Seattle has a capable and good reserve QB. NFL coaches and management who are any good aren’t going to commit this much time and effort in making sure they have another good insurance policy. Doubling down on insurance is a terrible waste of salary cap money. So why would Seattle spend this much time looking at him. His style is similar to Russell, he is bigger, he is faster, all things equal he came out of college way better than Russell even after being thrown out a year early. What did Russell have that he did not over the past few years, a supportive system that features his strengths, a much better line, a much better coaching staff, way better receivers and running backs, a better atmosphere in general. Pete Carroll et al are looking at him to see if he is starter material not if he backup material. Carroll isn’t winning championships because he has great reserves sitting on the bench. And he isn’t going to stay ahead of the league by making sure he has good reserves.

        This is by no means an indictment of Wilson, he is good, but Terrelle under the same circumstances could be better. IMO, he would be better.

        • Connor Frederickson

          I don’t know about that. You’re entitled to your own opinion, of course. But Wilson the QB of this football team. End of story.

        • Connor Frederickson

          Carroll brings in talent to make this football team better. Pryor could make this team better in a few ways, but being a starting quarterback is not one of them.

          • friendship220

            Not better than Wilson, but more likely than anyone else to win the Super Bowl. A handful of plays with Pryor, adding that additional weapon, might be nice, but he’s a QB, he shouldn’t be learning all he needs to learn to be a regular position player.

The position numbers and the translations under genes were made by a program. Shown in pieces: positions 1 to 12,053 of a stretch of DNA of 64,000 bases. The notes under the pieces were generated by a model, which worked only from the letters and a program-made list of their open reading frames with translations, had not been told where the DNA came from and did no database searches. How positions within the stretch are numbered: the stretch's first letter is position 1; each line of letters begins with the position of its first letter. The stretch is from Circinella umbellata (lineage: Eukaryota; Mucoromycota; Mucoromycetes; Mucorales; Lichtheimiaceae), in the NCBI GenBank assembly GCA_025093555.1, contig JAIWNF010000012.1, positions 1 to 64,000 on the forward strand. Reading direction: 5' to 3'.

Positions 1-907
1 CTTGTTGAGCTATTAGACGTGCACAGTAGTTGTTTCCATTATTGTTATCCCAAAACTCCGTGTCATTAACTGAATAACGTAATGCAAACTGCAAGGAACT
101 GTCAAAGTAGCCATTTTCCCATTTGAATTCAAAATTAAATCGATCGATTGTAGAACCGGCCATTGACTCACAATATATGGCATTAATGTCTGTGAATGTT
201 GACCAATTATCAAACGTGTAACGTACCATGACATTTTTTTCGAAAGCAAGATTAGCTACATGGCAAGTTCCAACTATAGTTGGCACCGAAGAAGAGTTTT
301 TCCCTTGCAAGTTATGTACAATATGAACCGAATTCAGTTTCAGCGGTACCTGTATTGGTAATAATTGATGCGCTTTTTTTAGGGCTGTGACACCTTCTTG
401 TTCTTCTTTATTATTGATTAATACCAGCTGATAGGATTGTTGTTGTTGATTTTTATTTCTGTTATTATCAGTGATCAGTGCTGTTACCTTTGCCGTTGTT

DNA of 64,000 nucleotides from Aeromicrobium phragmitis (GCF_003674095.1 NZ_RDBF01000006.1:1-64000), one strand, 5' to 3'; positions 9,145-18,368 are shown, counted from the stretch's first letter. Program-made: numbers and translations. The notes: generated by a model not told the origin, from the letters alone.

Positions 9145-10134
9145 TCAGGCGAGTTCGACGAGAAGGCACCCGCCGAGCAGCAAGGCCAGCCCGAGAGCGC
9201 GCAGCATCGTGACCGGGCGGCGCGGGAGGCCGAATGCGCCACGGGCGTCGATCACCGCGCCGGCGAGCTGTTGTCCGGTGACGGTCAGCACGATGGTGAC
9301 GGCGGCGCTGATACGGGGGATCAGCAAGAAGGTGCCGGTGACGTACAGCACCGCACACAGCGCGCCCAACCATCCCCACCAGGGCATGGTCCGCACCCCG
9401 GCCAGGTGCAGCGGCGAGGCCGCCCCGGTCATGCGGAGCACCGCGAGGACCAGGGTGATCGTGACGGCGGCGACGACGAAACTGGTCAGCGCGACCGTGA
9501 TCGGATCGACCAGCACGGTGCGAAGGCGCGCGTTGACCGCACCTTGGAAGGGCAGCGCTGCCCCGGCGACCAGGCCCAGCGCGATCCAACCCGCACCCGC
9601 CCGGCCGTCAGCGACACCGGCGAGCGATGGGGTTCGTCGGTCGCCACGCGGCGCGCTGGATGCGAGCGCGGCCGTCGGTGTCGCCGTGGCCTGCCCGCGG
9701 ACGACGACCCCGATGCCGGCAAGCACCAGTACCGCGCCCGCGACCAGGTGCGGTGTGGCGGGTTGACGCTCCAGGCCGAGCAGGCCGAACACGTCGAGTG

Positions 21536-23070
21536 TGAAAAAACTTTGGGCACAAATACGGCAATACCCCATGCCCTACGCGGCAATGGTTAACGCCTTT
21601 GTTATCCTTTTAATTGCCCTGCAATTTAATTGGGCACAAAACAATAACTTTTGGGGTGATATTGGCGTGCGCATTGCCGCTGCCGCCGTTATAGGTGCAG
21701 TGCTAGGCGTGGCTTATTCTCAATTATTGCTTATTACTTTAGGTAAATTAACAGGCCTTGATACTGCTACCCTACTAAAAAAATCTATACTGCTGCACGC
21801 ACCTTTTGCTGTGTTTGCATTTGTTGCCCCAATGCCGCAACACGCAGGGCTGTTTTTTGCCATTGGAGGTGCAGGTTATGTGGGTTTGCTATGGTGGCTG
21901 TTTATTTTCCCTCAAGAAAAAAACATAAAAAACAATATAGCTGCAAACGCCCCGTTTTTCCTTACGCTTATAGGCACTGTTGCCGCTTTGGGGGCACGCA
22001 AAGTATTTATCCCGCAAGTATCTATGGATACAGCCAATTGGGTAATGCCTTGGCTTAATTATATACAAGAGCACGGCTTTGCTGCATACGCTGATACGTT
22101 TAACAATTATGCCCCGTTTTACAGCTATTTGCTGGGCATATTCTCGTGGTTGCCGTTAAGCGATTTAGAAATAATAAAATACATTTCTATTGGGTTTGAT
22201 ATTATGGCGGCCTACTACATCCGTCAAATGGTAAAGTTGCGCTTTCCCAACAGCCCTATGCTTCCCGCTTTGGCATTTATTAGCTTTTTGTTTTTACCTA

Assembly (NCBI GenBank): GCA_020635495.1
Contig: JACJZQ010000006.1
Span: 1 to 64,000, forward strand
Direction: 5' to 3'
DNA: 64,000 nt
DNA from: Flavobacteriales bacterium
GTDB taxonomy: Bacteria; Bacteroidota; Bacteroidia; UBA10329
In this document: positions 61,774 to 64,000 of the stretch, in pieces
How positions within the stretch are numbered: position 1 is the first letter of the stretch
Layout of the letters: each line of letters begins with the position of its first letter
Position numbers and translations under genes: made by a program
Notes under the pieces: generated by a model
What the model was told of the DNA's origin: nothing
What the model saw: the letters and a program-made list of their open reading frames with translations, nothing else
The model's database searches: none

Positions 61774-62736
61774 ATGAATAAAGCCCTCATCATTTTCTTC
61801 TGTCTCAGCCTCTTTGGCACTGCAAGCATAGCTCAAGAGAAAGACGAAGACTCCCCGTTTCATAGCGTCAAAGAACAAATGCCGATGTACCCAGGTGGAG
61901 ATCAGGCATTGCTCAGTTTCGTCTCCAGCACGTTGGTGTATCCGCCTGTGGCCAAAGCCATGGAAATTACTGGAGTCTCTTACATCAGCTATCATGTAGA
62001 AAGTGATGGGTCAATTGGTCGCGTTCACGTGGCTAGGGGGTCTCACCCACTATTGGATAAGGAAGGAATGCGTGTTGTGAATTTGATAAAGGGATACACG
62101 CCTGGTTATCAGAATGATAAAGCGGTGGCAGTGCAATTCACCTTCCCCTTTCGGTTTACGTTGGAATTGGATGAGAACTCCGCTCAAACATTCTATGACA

• friendship220

          Pryor isn’t getting paid a lot of money. He can sit on the bench just fine. In theory Pryor could be better than Wilson. But you just can’t argue with just won a Super Bowl. All the Seahawks QBs right now have some merit, would be nice to keep them all. Pryor could benefit from learning from competent people. He was just in Oakland, where there’s a real shortage of competence.

      • friendship220

        Pryor got hurt. He lost the starting job due to injury. He played on a sprained MCL against the Giants. That said, Wilson just won a Super Bowl. Nuff said.

  • Paul Peach

    Thus guy is an idiot. Pryor is a QUARTERBACK and has said so. Give him time to learn the offense and watch.

    • Connor Frederickson

      You’re right, he probably will stay a quarterback, but he’s so athletic that it’s worth exploring other positions in order to get him the ball more often than in a backup quarterback role. Whether it happens or not is another question entirely.

  • Connor Frederickson